Brockton Hospital CEO on leave amid allegations is no stranger to controversy
By Kyle Alspach
ENTERPRISE STAFF WRITER
Posted Jun 02, 2009 @ 03:56 PM
Last update Jun 03, 2009 @ 08:50 AM
BROCKTON — Now on a leave of absence amid allegations of “inappropriate behavior,” Norman B. Goodman’s future as head of Signature Healthcare Brockton Hospital is uncertain.
But Goodman, president and chief executive officer of the Brockton area’s largest hospital for nearly two decades, has been at the center of controversy before — the 103-day nurses’ strike in 2001 and the severing of ties with longtime hospital partner Boston Medical Center in 2005, for instance.
“He is not shy of controversy,” said former hospital trustee Richard Rosen, “and he’s always been embroiled in it.”
Still, none of those incidents ever forced him out of the job for any period of time. This situation is different, though the specifics released by the hospital and board of trustees have been few.
After an inquiry from The Enterprise on Tuesday, the hospital released a three-paragraph statement and sent an e-mail to staff members saying Goodman had agreed to take a leave of absence while an independent investigation takes place.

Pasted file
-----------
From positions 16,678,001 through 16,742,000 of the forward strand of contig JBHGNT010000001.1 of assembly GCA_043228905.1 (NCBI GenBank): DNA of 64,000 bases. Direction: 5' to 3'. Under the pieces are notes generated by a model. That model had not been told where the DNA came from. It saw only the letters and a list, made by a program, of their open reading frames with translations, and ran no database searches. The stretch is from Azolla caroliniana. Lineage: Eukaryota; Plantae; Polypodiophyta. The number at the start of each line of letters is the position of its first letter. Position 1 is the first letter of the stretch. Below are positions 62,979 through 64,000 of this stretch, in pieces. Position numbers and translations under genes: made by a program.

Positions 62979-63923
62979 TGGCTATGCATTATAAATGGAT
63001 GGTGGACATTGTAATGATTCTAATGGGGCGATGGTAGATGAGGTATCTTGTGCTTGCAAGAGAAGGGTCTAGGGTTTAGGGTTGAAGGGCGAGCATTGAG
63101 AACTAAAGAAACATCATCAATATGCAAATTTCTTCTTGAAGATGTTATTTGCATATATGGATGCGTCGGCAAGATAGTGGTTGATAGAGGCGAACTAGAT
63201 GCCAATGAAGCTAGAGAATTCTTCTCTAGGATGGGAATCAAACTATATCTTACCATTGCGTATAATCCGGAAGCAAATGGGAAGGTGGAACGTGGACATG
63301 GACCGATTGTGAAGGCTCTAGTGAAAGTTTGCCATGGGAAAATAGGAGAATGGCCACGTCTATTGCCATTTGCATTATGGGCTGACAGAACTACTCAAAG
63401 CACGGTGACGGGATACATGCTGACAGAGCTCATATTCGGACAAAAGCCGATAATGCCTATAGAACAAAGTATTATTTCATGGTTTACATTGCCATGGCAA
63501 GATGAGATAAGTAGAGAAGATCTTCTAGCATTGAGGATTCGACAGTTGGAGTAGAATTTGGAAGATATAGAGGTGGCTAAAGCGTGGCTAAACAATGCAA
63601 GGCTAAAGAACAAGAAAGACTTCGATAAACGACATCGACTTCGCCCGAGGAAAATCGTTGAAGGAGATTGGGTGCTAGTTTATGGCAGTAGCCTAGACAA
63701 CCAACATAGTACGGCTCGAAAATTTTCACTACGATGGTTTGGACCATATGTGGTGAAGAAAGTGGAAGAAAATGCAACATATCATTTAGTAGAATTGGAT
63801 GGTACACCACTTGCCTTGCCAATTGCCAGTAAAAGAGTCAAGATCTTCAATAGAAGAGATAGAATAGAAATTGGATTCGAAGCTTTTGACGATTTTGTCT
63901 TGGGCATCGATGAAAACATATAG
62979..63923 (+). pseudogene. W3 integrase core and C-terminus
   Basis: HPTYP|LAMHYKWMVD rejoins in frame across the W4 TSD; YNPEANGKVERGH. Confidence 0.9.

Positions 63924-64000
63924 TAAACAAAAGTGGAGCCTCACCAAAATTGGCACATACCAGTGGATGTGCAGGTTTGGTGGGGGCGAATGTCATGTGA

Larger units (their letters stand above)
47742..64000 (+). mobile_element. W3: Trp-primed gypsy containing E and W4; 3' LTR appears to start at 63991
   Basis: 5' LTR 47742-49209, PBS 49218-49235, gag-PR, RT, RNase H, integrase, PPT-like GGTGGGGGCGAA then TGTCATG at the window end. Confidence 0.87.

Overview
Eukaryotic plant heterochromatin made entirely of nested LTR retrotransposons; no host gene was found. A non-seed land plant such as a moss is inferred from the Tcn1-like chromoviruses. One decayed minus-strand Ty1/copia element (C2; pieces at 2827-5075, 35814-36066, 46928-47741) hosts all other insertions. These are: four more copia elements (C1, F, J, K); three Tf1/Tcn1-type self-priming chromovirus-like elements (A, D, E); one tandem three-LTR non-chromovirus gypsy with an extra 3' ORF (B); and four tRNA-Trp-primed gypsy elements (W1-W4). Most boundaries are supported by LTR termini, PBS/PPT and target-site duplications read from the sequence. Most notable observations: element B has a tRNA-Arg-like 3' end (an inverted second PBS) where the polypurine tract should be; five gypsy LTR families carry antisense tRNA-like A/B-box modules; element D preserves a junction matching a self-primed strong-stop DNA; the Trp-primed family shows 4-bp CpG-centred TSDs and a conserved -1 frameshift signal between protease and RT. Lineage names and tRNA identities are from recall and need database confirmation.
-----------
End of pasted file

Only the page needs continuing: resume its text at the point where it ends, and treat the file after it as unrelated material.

The trustees requested the investigation and the leave of absence after receiving “allegations of inappropriate behavior,” the statement said, without specifying the nature of the allegations.
Hospital spokeswoman Karen Blomquist said she had no further information about the allegations, and couldn’t answer questions about when the leave of absence began and whether Goodman is being paid during it.
Goodman earned $950,780 in pay and benefits in 2007, the highest salary of any hospital CEO in the region, according to nonprofit financial records.
The leave of absence is expected to last seven to 10 days while the investigation takes place, according to the statement, which didn’t specify who is conducting the investigation.
“Until that time, Mr. Goodman has agreed to remain on leave and to cooperate fully with the inquiry,” the statement reads.
Goodman did not return messages left by phone and in person with a family member at his Easton home, in an upscale neighborhood of stately residences, three-car garages and large, impeccably-landscaped lawns.
Goodman has headed the hospital, formerly known simply as Brockton Hospital, since 1990.
With 1,813 employees, the hospital is Brockton’s second-largest employer, behind only the city government, according to the Brockton 21st Century Corp., an economic development group.
Patricia Roland of Raynham, chairwoman of the hospital’s board of trustees, declined to elaborate on the statement released by the hospital.
“I really can’t comment on anything more,” Roland said.
The board’s vice chairman, David Wolohojian of Bridgewater, also declined to comment, and other members of the 17-member board did not return messages or could not be reached Tuesday.
Kathy Metzger, chair of the nurses’ bargaining unit at the hospital, which has often been at odds with Goodman, also declined to discuss the matter.
“I’m going to wait until the investigation finishes, let that unfold, then I’ll make a comment,” she said.
Kyle Alspach can be reached at email@example.com.